A recent article in the Chronicle of Higher Education tells the story of The Education of Dasmine Cathey, a 23-year-old football player for the University of Memphis. Writer Brad Wolverton met Cathey, who taught himself to read his second year of college, while doing research on student-athletes with severe reading, writing, and learning problems.
Former major leaguer and current minor league manager Wally Backman says some very colorful things. The full censored episodes are online (starting with Episode 1: Where's Wally Backman?) Mostly NSFW. [more inside]
I've been dreading this day since I became manager in 1997," Red Wings general manager Ken Holland said. This day, today, Detroit Red Wings captain Nicklas Lidstrom retired from the game of professional hockey after 20 NHL seasons. Lidstrom is considered to be one of the best defenseman ever to play the game. [more inside]
NYTimes: The Glory and Pain of Pitching. Bobby Ojeda, starting pitcher for one of the greatest games in the history of Major League Baseball, takes us into the mind of the career athlete and his relationship with a constant companion -- pain.
"I'm just looking for a second chance. Other people get second chances. Alcoholics. Drug addicts. Spousal beaters. Not gamblers, though. But, if you want to put something on my tombstone that was very important to me, it’s 1,972. That’s how many winning games I’ve played in. So that makes me the biggest winner in the history of sports. No one else can say that." Here, Now is a short documentary that looks at baseball legend Pete Rose, as he lives his life today. [more inside]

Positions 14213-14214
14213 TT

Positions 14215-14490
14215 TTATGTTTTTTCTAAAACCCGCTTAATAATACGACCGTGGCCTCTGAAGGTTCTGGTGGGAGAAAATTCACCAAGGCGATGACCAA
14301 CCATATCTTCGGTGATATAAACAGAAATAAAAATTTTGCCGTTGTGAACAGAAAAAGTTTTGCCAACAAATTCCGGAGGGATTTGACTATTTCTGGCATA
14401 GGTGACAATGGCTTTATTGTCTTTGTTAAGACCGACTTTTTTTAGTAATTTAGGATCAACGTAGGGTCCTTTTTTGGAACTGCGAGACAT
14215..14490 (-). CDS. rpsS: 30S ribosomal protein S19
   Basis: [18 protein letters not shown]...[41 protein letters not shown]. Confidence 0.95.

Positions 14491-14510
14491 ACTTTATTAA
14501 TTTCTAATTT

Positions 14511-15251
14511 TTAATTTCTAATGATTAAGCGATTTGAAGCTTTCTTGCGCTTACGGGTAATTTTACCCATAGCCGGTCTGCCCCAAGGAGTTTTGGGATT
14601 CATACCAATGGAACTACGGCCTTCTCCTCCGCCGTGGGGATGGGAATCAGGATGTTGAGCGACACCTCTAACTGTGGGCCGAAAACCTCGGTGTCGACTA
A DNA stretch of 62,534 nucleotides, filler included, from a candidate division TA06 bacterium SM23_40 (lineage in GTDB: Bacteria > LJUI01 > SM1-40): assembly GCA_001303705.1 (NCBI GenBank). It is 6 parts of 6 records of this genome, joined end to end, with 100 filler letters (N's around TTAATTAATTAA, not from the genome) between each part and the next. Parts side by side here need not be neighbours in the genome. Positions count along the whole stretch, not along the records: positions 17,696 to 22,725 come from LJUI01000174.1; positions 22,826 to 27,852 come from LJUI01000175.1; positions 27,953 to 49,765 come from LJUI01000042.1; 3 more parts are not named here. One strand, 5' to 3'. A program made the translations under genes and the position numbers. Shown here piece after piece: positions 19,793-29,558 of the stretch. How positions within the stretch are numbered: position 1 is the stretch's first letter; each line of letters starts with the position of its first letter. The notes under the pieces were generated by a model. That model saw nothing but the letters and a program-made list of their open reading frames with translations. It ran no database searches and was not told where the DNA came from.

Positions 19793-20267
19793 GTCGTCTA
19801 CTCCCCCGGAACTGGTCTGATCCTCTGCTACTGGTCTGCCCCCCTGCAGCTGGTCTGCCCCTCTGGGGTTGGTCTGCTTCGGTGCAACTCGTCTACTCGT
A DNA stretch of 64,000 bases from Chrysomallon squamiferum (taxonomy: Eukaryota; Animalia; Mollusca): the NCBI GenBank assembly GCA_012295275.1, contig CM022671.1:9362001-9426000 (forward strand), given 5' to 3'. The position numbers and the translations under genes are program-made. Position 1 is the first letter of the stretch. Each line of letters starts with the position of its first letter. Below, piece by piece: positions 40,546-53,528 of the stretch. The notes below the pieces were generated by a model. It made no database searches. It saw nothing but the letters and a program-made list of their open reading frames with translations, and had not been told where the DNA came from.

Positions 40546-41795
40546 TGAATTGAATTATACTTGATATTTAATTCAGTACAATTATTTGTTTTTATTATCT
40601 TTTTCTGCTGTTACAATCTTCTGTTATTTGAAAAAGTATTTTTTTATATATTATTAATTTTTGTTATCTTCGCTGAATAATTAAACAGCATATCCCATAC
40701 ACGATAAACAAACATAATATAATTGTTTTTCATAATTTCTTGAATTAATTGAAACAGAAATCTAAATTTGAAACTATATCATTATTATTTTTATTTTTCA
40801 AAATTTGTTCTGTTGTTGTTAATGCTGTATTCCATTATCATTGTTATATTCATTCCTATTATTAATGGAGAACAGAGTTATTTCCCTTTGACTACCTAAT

"A great ballclub, a beautiful demonstration of what talent can do when assembled with planning and guided by intelligence." - Bill James, on the 1986 New York Mets [more inside]
Always backed by the 12th Street Rag, Marv Albert has brought us "wild and wacky moments in the world of sports (compiled by his crack staff and producer Dave Katz)" for just under thirty years. [Caveats: Some dates are approximate. Some of the more famous clips appear multiple times. Hockey violence, boxing referees getting hit, borked slides into third, etc.] And we start with the early 80's — 1984: a b — 1985 — 1985-86: a b c — 1986 (in review) — 1987: a b c d — 1988 (in review) — 1989: a b — Review of the 80's — Early 1990's — 1997 — 1999's Wild and Wacky Millenium — 2008 — 2009 — 2010 — 2011 — first half of the 2011 NFL season — a 30-minute compilation — another compilation — baseball compilation
NFL great Junior Seau, who spent the majority of his career with the San Diego Chargers, with additional runs with the Miami Dolphins and New England Patriots, was found dead today of a self-inflicted gunshot wound. [more inside]
The game that you fell in love with as a child will seem lost; a thump on the floorboard of your new Mercedes, swerved at high speeds to avoid a shadow in the night. The sights and sounds and smells of football, sensual memories that stir the passions in the soul, will be reconceived and recategorized, buried behind newer, odorless versions.